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How to Bond with a Horse: Our 3 Tips


Girl bonding with her horse by patting his neck.

If you're a horse owner, you likely love your horse more than life itself! And because us horse girls are crazy as all-get-out, we often ask ourselves how to bond with a horse even more! Well, if you're totally obsessed with building a true friendship with your horse, keep reading because we've got 3 awesome tips for you.


How to Bond with a Horse Overview

If you have a dog or a cat that lives with you in your home, you know just how close the relationship between human and animal can get! Why? Because we are simply spending all day, every day at their sides. If they are sick, or hurt, or acting slightly different than normal, you'll immediately notice. However, when it comes to horses, we often only see them for a couple of hours a day, a few times per week to ride. These three tips will give you ideas of ways you can spend time with your horse aside from just riding, and will naturally help you grow a deep bond!


How to Bond with a Horse: Tip #1

Our first tip is to spend time with your horse during their turnout or in their pasture. This is a great time to do your homework, read a book, or get some work done. You can do your thing, and your horse can do his, but your close proximity will develop inside both of you a feeling of comfort in each other's presence. This will also show your horse that sometimes you're just there to hang out, just like any of his horse friends!


When spending time with your horse in his pasture, we recommend bringing:

  • A hammock or chair

  • A cozy blanket

  • A good book

  • A nice snack


Note for Success: If your horse gets a little rowdy in turnout, we recommend setting up on the other side of his fence, or wearing a helmet. We promise you'll feel much more comfortable and at-ease if you know that you're safe!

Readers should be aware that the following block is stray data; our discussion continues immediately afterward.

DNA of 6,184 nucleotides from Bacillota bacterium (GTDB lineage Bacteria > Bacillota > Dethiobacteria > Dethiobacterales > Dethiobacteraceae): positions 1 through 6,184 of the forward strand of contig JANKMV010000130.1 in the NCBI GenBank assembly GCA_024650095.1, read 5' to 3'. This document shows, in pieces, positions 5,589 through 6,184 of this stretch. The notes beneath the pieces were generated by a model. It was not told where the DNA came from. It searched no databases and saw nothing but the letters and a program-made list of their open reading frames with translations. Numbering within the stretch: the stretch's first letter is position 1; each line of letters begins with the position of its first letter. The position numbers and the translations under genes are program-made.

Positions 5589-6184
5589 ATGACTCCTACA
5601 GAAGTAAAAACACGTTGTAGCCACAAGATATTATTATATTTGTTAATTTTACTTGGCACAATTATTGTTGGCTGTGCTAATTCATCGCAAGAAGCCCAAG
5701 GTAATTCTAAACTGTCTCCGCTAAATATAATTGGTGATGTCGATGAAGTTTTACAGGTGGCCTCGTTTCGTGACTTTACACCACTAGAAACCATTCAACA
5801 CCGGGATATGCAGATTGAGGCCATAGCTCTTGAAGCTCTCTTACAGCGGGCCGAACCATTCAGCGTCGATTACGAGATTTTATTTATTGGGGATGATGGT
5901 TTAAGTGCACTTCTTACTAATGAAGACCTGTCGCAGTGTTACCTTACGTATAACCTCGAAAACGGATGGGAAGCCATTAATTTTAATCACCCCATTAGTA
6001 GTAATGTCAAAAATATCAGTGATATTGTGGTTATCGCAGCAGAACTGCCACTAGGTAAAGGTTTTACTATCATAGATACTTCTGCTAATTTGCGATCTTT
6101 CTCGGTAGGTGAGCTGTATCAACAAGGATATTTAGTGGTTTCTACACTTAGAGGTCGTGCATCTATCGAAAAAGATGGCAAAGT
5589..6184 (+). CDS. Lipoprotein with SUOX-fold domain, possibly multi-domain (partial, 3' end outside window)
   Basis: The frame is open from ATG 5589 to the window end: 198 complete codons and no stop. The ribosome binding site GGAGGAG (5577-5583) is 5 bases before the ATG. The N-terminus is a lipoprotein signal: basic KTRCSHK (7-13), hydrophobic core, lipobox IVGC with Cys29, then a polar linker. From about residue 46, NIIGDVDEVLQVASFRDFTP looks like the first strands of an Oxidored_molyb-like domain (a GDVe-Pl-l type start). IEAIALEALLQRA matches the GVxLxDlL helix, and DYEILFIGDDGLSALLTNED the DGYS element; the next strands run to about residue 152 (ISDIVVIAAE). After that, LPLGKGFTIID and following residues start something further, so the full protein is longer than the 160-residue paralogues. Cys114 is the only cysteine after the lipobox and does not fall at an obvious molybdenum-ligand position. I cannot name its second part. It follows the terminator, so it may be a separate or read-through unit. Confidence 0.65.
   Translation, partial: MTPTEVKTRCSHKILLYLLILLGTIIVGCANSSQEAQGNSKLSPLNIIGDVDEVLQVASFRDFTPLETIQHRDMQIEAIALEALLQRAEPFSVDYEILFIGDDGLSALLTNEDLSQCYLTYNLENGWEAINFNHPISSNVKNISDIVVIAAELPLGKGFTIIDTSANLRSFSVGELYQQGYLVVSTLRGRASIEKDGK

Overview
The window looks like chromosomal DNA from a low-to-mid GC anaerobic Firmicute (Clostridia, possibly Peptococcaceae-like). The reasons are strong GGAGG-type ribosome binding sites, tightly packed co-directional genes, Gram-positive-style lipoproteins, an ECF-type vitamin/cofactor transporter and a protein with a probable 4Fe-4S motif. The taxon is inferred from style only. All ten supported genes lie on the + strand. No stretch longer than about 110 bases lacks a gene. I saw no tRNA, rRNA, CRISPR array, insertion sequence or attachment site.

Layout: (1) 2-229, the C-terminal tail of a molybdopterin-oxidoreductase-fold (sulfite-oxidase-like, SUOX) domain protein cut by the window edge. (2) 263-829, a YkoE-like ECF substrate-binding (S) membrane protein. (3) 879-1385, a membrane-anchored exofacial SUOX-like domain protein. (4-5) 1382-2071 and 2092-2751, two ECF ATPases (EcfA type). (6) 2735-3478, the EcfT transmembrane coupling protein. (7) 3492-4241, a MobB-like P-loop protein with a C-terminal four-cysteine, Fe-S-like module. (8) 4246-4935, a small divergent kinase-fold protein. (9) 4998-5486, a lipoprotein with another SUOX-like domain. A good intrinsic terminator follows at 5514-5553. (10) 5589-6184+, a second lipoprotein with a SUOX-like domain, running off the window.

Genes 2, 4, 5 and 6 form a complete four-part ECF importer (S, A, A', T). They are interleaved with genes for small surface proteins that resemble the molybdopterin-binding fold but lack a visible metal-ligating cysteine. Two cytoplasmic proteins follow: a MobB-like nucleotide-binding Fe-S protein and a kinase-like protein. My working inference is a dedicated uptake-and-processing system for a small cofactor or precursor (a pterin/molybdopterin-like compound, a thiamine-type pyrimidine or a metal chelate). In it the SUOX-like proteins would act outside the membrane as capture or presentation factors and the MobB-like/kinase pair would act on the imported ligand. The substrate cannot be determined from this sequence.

How to Bond with a Horse: Tip #2

This one is my personal favorite tip. Make a wildlife observation checklist! Take a notebook with you out to your horse's paddock or pasture, and just take time observing your horse in the wild. Write down some questions and see if you can't find the answers! Here are some things you can add to your checklist:


  • Does my horse play more with one horse than the others?

  • What direction does my horse stand when it's windy or raining? Does he seek shelter?

  • Does my horse like the other wildlife, such as birds or deer?

  • What does my horse do when something new, like a plastic bag, is introduced into the environment?

  • Does my horse protect one side of his body more than the other?

  • How often does my horse roll?

  • Is there one plant or weed that my horse really likes? And is there one that he actively avoids?

  • What will he do if I set up a few ground poles or a small jump? Will he ignore them, avoid them, or explore them?

Knowing your horse's likes, dislikes, quirks, and behaviors, can be such crucial information! Seeing your horse in his habitat, without interfering and outside of a training scenario, can give you such a glimpse into his true nature. And that can play directly into how you interact with him and the choices you make to ensure you're both happy in everything that you pursue!


How to Bond with a Horse: Tip #3

This tip is a very important one. Study up on horse behavior and equine facial expressions. Did you know that horses' faces are more expressive than dogs'? That's right! Their eyes, lips, cheeks, nostrils, ears, and more all work in tandem to tell a story. If you think you're good at telling what your horse is thinking, ask yourself this:


"If my horse was standing totally still and I couldn't see his ears, would I be able to tell just from his facial expression if he was afraid, in pain, mad, or relaxed?"


If the answer is "no" don't worry! You're one of millions of horse owners who were simply never taught to read the facial expressions of horses! We highly recommend this book, Language Signs and Calming Signals of Horses: Recognition and Application by Rachaël Draaisma. It will take you from zero to sixty in 182 pages of science, and you'll come out the other end a true master of horse behavior, and will have a very good understanding of how your horse communicates!



Conclusion

Every horse owner wants an incredible relationship with their horse. They give so much to us, and we love them so deeply, we just want them to know it! With these tips, I hope that you have a better idea of how to improve the friendship you have with your horse, and that the next time someone asks how to bond with a horse, you'll know just what tips to give them!




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